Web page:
Let Me Tell You Why Your Kids Hate the Outdoors

If I could get up from my desk right now and go anywhere at all, it would be to the beach. I don’t even care which one. I do want it to have trees on the shoreline, and no one else around. I’ll settle for the lake or a nice river, but same features: trees and solitude. Of course, if you told me my mini-me-vacation was to the mountains, I’m still not gonna complain. The mountains are great, especially if there’s any kind of view. Oh, wait! Throw in some fog! Foggy mountain mornings that dry up and reveal the scenery are awesome! Whether it’s beach or lake or mountains, I could just put up my hammock and my chair and sit there in the quiet, enjoying whatever nature has to offer.

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Why am I sharing this? Because the purpose of this blog is to speak to parents about getting their kids outdoors more. And let me tell you what your kids hate about being outside… doing nothing!

When we grown-ups plan a camping trip or a hiking excursion, we’re looking forward to getting away from it all. We want peace and quiet, we want solitude, we want nature, we want to unplug and unwind. Basically, we want to forget about the mortgage and our jobs and Netflix and just relax.

I’ve just described literal hell for most kids.

Your kids want stuff to do, activities to enjoy, and tons of people to hang out with or play with. They want to people watch, they want to shop, they want to go somewhere cool and tell their friends about it. If they’re like my kids, they even want an explosion or two.

We pretty much suck all the fun out of the things they like to do when we try to do the things we want to do. We drag them along, quite possibly kicking and screaming, only to have them hate it so much that the entire trip is ruined for everyone, never to be repeated or spoken of again.

So how do you avoid that? How do you keep from making your kids hate everything about the outdoors while still getting to enjoy it yourself, and with your family?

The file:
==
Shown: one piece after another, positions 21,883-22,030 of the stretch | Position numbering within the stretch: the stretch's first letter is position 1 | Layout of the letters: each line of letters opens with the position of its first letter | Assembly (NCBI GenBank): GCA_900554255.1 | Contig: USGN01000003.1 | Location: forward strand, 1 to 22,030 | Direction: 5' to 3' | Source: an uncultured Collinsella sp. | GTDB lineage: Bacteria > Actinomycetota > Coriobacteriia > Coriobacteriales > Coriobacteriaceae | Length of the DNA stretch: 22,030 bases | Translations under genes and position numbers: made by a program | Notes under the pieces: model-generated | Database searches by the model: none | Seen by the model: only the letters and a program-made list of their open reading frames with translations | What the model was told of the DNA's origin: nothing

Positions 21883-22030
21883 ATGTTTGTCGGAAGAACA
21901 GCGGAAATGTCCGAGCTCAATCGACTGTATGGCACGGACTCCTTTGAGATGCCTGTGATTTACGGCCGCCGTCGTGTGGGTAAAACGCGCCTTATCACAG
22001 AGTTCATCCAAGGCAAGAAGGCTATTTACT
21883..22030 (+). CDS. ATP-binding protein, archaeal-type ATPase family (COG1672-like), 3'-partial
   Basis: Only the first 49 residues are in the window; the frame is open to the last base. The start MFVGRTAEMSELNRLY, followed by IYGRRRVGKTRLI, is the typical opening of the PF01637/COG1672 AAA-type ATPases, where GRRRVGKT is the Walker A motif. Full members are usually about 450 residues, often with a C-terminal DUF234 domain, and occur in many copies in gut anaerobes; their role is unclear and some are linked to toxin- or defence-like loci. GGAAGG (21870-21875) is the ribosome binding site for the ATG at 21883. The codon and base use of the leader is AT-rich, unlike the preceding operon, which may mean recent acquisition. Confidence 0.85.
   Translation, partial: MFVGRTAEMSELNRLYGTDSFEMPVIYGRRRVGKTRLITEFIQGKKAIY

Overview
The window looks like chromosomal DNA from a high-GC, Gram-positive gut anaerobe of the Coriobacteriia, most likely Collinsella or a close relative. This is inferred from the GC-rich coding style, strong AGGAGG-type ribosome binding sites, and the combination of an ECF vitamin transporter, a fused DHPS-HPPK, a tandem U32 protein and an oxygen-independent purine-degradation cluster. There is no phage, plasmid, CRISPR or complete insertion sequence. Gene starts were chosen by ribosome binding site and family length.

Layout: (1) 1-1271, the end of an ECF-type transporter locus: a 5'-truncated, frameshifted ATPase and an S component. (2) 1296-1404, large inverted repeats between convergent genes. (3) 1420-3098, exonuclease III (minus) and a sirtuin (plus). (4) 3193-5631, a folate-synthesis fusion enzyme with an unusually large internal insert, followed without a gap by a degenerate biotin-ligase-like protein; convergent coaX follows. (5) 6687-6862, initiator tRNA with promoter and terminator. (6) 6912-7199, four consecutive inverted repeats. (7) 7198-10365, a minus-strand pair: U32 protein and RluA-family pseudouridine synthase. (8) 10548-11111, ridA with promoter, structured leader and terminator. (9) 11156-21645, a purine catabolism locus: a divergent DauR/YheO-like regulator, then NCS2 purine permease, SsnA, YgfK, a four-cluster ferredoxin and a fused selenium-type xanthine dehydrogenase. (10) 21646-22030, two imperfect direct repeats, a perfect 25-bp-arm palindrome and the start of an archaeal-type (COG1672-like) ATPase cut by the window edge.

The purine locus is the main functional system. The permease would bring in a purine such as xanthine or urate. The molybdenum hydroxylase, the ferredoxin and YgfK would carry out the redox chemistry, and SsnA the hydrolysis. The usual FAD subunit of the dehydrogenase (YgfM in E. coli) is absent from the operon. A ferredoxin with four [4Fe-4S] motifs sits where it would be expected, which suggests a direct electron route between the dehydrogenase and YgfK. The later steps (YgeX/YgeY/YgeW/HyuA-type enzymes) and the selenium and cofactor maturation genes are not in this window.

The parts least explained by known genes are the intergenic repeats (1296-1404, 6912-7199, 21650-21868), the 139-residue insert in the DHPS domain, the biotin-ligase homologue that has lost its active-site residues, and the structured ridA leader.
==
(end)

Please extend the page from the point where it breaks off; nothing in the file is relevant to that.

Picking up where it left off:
Stop being a wilderness dictator!

If I could throat punch every single person who declares a “no devices” rule when going outdoors, I swear I would do it. What is your kid supposed to do at your campsite without the very devices YOU bought for him? Throw rocks at a tree for three days? NO. He’s going to throw rocks at his brother for ten minutes, or until you get tired of it and make him go sit in the car. From there it’s going to be a battle of the wills to see who wins, the parent who wants to enjoy quiet nature or the kid who wants revenge for being forced to leave his iPad at home.

Instead, try this: no chargers. You bring the device fully charged and your child is responsible for using it wisely. Be sure to turn off the wi-fi since it will drain the battery in its futile attempt to find a signal over and over and over. I would personally say the car trip doesn’t count since there’s nothing worse than driving in heavy interstate traffic with a bored kid. Using it and charging it during the car trip is fine, but once you’re there, the chargers are gone. He can still use it, and you might even want to remind him that he’d better save it in case it rains and the hike/fishing/star gazing/whatever are cancelled. If he knows that his device is still available for him to play with but that he has to be careful with how much he uses it, he just might surprise you with his sudden sense of responsibility and his ability to find neat things to do outside. I can also promise you this: I’ve personally witnessed amazing acts of sharing, as in two kids happily playing a game or watching a video together to save the battery on the other kid’s device, knowing that they’ll share the other device later on.

Now here’s the real kick in the pants: don’t you dare enforce a no device or no charger rule, then violate it yourself. I don’t care that your job is important or your mom is getting on in years or the dog sitter might need to contact you. If your kids can’t have their devices, put yours away too. You’re not more important than they are, and this was all your idea in the first place.

Remember that your kids aren’t in the same place emotionally that you are. You might be blown away by bird watching, but he’s thinking, “I could be playing Angry Birds right now.” (Wait, is Angry Birds still a game? Or is it Flappy Bird? Dumb Bird? Whatever… you know what I meant.) The quiet that you crave in order to recharge is mind-numbing to him. If this is truly a family experience, then it’s your job to make sure every member of the family is thought of and has his needs met.

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